In her report “Emotional Intelligence is No Soft Skill,” Laura Wilcox, director of management programs at Harvard Extension School, argues that emotional intelligence (being self-aware, understanding your effect on others) "accounts for nearly 90 percent of what moves people up the ladder.” Her report argues that it has nothing to do with resumes, test scores, or any other merit-based measurement we often first think to highlight when applying for a job. Ms. Wilcox isn’t an outlier either. Many workforce leaders agree that it's soft skills that set individuals up for professional success.
What Are Soft Skills?
A skill is defined as "a particular ability or expertise." Hard skills are specific skills that can be taught. They include general skills like painting, writing, and math, as well as more industry specific skills like blogging, plumbing, account management, welding, baking, or cloud computing. Soft skills have more to do with behavior and the way you conduct yourself. A report on soft skills by The Urban Alliance defines them as "the uniquely human set of skills that allow for success in school, the workplace, and beyond. Soft skills facilitate various educational, professional, and personal interactions and environments. Depending on the source, soft skills may be referred to as social and emotional skills, employability skills, 21st century skills, or interpersonal skills, but for the purposes of this paper, ‘soft skills’ refers to all the above."
Why Soft Skills Are Important
Soft skills are important because as the world, and thus work, changes at a rapid speed, it's these skills that will allow professionals to adapt, pivot, and remain successful as their job(s) adapt, pivot, and change in turn. Soft skills are vital for students and job seekers because:
- They’re transferable across jobs- Soft skills are transferable across positions, careers, and industries. Skills like persuasion, communication, critical thinking, creativity, and empathy are ones you can take with from job to job and will be just as valuable if you change careers. This is especially important for today's job seekers; the positions or markets they've prepared for may not be the positions or markets they end up working in.
- Soft skills are an actual indicator of student success- Students spend so much time preparing for standardized tests which aim to predict their achievements, a claim that's largely been debunked. A study found that schools that build social-emotional qualities such as the ability to resolve conflicts see students doing better post-secondary than schools that only boost test scores.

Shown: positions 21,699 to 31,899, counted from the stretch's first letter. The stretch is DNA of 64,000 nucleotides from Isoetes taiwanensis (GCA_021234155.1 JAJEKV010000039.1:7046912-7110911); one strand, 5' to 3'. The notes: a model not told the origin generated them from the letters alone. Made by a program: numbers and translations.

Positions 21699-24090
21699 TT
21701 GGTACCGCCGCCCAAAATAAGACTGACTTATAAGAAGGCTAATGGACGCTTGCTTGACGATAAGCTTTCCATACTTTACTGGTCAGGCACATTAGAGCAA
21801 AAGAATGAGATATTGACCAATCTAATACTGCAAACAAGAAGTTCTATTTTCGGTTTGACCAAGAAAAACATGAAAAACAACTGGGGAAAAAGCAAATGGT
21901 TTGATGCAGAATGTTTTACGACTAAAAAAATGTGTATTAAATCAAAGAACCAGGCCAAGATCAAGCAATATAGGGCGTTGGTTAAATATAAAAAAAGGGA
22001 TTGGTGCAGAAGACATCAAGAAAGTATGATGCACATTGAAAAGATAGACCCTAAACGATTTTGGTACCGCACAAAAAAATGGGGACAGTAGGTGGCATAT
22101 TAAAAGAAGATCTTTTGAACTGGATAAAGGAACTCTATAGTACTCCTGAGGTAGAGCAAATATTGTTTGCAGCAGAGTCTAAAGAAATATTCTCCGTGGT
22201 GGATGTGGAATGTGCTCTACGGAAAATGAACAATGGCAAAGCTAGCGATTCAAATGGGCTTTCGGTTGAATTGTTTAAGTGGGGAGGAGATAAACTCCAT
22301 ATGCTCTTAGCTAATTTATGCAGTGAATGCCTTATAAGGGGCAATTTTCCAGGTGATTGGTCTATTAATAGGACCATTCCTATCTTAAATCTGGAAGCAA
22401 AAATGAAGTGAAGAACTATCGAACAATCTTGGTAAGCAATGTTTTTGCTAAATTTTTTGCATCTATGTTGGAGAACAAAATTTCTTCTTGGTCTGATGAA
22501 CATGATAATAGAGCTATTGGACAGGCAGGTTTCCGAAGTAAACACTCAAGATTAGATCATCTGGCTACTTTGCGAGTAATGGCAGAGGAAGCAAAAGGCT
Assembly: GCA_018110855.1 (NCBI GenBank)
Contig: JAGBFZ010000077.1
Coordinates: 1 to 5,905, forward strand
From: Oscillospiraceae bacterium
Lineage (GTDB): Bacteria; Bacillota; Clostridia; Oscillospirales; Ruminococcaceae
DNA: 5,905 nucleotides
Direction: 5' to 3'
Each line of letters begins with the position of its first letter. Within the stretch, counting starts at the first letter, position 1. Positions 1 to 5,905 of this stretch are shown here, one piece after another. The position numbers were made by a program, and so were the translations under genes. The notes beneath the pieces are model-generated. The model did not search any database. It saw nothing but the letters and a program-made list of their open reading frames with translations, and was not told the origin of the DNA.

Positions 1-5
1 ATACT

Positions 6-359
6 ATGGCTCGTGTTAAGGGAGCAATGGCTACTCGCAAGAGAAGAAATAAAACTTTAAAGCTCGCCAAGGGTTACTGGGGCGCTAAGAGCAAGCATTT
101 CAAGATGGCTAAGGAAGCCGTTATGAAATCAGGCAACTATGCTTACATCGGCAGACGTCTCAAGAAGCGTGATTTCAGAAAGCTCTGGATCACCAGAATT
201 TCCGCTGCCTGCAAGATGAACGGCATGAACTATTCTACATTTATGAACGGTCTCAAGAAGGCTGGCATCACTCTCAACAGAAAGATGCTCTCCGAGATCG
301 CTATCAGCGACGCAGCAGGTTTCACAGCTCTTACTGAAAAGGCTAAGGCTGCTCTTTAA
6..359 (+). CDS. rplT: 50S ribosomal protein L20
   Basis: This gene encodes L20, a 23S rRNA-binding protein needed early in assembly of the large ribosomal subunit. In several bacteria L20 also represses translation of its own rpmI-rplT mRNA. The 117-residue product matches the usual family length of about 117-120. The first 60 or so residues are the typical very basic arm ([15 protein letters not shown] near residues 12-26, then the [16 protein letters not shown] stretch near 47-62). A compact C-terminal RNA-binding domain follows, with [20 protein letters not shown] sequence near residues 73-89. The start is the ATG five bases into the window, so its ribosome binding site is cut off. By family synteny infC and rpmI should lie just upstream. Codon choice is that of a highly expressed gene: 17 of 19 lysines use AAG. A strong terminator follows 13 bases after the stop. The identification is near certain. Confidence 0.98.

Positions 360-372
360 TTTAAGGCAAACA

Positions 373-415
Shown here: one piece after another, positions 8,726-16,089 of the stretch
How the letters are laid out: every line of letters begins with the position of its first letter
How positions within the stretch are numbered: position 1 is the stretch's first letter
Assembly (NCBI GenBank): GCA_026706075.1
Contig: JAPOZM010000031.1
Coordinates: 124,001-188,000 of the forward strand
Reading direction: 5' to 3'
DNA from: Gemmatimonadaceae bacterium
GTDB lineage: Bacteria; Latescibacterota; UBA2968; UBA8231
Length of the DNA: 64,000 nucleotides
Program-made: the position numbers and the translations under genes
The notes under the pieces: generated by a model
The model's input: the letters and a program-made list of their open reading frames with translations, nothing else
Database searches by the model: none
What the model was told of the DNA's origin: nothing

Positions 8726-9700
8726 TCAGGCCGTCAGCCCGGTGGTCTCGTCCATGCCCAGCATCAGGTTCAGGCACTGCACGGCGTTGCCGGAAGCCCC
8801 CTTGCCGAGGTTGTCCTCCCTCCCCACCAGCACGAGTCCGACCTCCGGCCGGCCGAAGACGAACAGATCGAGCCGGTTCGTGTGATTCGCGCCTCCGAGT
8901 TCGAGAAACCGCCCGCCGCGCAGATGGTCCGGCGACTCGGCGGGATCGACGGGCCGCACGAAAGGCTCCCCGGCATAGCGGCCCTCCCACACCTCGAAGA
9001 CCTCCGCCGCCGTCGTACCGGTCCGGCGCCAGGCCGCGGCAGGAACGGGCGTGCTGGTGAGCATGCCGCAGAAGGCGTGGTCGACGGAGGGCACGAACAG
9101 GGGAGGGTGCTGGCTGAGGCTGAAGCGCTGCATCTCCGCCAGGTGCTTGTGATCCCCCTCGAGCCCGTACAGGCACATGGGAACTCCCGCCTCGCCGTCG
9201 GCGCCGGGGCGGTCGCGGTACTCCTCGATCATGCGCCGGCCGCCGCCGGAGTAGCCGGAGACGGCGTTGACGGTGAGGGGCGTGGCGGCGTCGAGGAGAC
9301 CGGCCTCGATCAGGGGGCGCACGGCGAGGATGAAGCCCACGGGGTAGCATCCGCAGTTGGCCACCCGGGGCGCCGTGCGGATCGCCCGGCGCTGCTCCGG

- The way we work is changing- We’ve talked about this in previous posts. COVID-19 is changing the work landscape as we know it, although the way we see it, the pandemic is merely fast tracking what’s already been afoot. An article on recruiting site ere.net agrees, stating, “the new normal was already taking shape as many companies were already focusing on soft skills. Today’s pandemic merely brought the future into the present more quickly. As employers struggle to redefine existing job responsibilities to preserve those jobs and remain competitive, and as other companies seek to hire recently unemployed people from other fields, transferable soft skills have become extremely important hiring criteria.” As this Forbes article further explains, “Being in a pandemic has altered the way employers are now choosing potential candidates and the skills they look for. Required skills are constantly changing under different circumstances.”
- Soft skills can help with redeployment or "upskilling"- “Redeployment” is what happens when employees are assigned a new position within their company. Again, jobs are being changed, positions eliminated, and there are employers switching employee roles in order to keep them on the payroll. While this pandemic may be unprecedented, it won't be the last crisis, natural, social, political, or otherwise that causes a shift in the workplace.
- The rise of remote work is dependent upon soft skills-There was a 159% increase in remote work in the US between 2005-2017, and while it’s too soon for stats, that’s had to have increased exponentially in the past few months. Adapting (a soft skill in itself!) to working remotely requires a vast soft skill set including strong communication, patience, etc. This Fast Company article breaks down what those skills are here.
VirtualJobShadow.com has always placed an emphasis on soft skills. With the current work climate thrusting soft skills into the limelight, and our own insights into the worlds of education, work, and technology, we wanted to further underscore their vitality. Soft skills are vital for workplace success and should play a prominent role in career readiness.